TweetDeck temporarily brought down by XSS hack
TweetDeck, a popular organization application for Twitter users, was taken offline Wednesday after hackers hit the service with rapid retweets and strange error messages.
Popular Twitter organization app TweetDeck was taken offline Wednesday after a hack left users dealing with some confusing messages.
TweetDeck users reported a bug that was retweeting code from fake users. That code then spread the retweeting bug to other users. Other TweetDeck users found strange pop-ups containing messages such as “Yo!” and “Please close now TweetDeck… it is not safe." Major Twitter accounts were affected by the hack, such as BBC Breaking News. One retweet managed to spread 38,000 times in two minutes.
"TweetDeck appears to have jumped on this issue and patched it, but we're still seeing it spread like wildfire through Twitter," says Trey Ford, a security expert at Rapid7, to USA Today.
"This vulnerability very specifically renders a tweet as code in the browser, allowing various cross site scripting (XSS) attacks to be run by simply viewing a tweet. The current attack we're seeing is a "worm" that self-replicates by creating malicious tweets," he adds.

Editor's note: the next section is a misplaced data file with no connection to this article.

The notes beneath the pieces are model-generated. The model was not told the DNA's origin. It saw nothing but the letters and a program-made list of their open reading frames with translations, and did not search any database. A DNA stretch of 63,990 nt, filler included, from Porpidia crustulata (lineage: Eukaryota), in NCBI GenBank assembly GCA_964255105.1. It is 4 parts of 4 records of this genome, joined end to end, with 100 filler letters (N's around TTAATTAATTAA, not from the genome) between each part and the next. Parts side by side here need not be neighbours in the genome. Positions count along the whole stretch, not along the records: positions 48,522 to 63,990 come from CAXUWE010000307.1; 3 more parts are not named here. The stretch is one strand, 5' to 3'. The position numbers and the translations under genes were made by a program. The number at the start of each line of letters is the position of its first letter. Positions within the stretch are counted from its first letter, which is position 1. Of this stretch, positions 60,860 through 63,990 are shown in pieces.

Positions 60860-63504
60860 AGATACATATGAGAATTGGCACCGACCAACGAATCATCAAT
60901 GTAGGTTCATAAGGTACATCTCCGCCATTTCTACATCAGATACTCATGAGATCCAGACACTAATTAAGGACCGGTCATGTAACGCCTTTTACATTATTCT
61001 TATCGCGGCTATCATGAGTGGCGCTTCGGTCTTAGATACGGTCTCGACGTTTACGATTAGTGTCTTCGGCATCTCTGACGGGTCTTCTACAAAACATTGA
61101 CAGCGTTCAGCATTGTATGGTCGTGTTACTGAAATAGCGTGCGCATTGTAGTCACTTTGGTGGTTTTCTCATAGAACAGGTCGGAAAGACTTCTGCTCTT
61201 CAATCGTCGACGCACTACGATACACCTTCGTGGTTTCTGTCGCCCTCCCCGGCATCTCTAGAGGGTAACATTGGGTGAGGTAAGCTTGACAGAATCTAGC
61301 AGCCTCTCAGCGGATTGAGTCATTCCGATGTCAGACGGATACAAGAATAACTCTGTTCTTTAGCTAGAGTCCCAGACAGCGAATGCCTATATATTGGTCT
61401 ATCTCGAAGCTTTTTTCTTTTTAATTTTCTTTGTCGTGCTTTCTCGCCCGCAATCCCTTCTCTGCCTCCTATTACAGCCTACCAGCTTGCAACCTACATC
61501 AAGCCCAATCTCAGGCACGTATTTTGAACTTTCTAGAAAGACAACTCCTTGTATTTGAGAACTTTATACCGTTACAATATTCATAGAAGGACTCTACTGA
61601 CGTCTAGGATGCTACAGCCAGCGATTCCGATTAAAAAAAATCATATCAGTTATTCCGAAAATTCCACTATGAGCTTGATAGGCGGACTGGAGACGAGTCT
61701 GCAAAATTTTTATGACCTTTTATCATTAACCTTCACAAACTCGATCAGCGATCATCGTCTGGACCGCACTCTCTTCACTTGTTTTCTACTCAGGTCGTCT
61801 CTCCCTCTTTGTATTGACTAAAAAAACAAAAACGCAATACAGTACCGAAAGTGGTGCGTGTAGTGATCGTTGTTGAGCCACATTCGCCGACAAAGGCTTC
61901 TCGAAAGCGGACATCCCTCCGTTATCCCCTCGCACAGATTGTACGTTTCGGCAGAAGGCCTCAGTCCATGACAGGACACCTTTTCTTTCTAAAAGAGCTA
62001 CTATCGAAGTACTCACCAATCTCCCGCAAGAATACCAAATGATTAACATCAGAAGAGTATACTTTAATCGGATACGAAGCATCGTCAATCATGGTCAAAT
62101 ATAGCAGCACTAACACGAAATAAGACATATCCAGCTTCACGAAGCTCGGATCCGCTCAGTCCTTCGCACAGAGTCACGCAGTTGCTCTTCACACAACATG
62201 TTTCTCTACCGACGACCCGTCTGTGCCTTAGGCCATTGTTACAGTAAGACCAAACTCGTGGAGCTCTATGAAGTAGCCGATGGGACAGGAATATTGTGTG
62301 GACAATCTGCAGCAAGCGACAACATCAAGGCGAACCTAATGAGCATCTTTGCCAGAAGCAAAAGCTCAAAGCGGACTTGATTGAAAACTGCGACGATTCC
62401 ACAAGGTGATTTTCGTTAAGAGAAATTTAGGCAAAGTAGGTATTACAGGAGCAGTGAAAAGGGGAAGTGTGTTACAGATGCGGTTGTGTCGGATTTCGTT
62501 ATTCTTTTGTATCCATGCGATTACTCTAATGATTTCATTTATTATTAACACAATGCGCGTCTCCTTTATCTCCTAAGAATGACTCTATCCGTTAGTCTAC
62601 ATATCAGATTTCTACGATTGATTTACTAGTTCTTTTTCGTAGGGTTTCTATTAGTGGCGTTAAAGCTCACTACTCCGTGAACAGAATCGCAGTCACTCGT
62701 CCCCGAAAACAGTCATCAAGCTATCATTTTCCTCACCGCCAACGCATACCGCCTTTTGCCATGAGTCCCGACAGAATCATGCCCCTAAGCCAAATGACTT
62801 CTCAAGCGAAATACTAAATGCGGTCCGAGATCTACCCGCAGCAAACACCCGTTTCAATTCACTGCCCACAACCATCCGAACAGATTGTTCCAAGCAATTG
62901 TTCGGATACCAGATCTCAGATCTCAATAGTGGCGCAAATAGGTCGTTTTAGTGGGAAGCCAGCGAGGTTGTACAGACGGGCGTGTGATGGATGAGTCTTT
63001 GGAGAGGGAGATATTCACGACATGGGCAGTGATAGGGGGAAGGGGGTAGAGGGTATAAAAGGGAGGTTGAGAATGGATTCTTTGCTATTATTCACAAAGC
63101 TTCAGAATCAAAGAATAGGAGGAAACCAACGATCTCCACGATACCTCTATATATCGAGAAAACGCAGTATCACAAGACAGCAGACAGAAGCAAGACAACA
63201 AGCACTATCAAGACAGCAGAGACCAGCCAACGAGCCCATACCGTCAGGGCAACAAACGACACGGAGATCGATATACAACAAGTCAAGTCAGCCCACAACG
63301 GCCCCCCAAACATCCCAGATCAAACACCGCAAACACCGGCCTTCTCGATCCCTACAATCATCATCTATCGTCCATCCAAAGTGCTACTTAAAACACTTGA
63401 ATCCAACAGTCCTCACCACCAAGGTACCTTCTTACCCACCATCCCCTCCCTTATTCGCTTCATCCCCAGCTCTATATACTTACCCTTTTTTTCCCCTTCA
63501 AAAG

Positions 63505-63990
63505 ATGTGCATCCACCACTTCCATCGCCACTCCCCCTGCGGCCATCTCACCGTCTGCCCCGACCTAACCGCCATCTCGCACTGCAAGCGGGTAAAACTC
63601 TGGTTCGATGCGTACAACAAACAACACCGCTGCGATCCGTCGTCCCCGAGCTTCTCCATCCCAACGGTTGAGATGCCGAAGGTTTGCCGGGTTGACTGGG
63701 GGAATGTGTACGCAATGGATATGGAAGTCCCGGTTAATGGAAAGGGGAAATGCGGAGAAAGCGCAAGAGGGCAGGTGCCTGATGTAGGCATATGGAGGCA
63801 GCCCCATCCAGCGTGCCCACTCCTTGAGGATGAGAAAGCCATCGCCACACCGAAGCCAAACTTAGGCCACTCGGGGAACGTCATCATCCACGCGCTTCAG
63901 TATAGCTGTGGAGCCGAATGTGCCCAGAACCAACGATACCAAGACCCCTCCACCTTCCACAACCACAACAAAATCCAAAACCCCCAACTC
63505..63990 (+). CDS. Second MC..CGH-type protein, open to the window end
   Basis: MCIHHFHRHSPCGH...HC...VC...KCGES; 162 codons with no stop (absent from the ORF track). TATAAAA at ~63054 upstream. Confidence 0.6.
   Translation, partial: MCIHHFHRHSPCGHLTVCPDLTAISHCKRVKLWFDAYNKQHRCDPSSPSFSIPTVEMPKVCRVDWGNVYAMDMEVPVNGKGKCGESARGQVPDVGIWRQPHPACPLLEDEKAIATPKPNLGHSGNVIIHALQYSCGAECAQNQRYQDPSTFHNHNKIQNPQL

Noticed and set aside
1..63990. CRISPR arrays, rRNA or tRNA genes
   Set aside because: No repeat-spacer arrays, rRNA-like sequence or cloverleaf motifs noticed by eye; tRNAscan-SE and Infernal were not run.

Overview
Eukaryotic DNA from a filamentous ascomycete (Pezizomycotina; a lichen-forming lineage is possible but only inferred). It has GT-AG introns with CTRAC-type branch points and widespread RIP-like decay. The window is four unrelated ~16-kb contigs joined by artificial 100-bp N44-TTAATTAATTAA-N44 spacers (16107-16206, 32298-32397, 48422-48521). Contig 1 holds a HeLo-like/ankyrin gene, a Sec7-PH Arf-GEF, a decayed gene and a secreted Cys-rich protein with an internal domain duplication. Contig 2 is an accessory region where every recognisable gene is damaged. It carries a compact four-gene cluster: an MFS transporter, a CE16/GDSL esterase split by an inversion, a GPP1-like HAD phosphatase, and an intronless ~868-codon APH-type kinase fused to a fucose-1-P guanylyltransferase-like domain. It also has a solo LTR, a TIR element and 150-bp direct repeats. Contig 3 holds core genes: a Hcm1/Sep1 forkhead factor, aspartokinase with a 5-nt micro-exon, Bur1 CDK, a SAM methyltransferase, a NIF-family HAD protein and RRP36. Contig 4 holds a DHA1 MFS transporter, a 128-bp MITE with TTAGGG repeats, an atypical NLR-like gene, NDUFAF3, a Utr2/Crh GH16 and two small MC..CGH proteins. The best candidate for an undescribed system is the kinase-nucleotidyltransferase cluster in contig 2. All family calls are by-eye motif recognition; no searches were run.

Initially, TweetDeck thought it had patched the security flaw this morning, and asked users to log out and back in to activate the fix. However, as the pop up messages and retweets continued, TweetDeck eventually shut down.
"We've temporarily taken TweetDeck services down to assess today's earlier security issue,” the company tweeted. “We'll update when services are back up."
As of 2:00 pm Eastern, the application was still down, but it seemed to be back up shortly afterward.
TweetDeck is a third-party Twitter platform most frequently used by media organizations and social media professionals. The application allows users to monitor Twitter and post from several different accounts at a time.
TweetDeck was founded in 2008 and was one of the first third-party applications on Twitter to find widespread popularity. Twitter bought TweetDeck, originally a British company, in 2011 for $40 million. Twitter has not yet commented on the hack.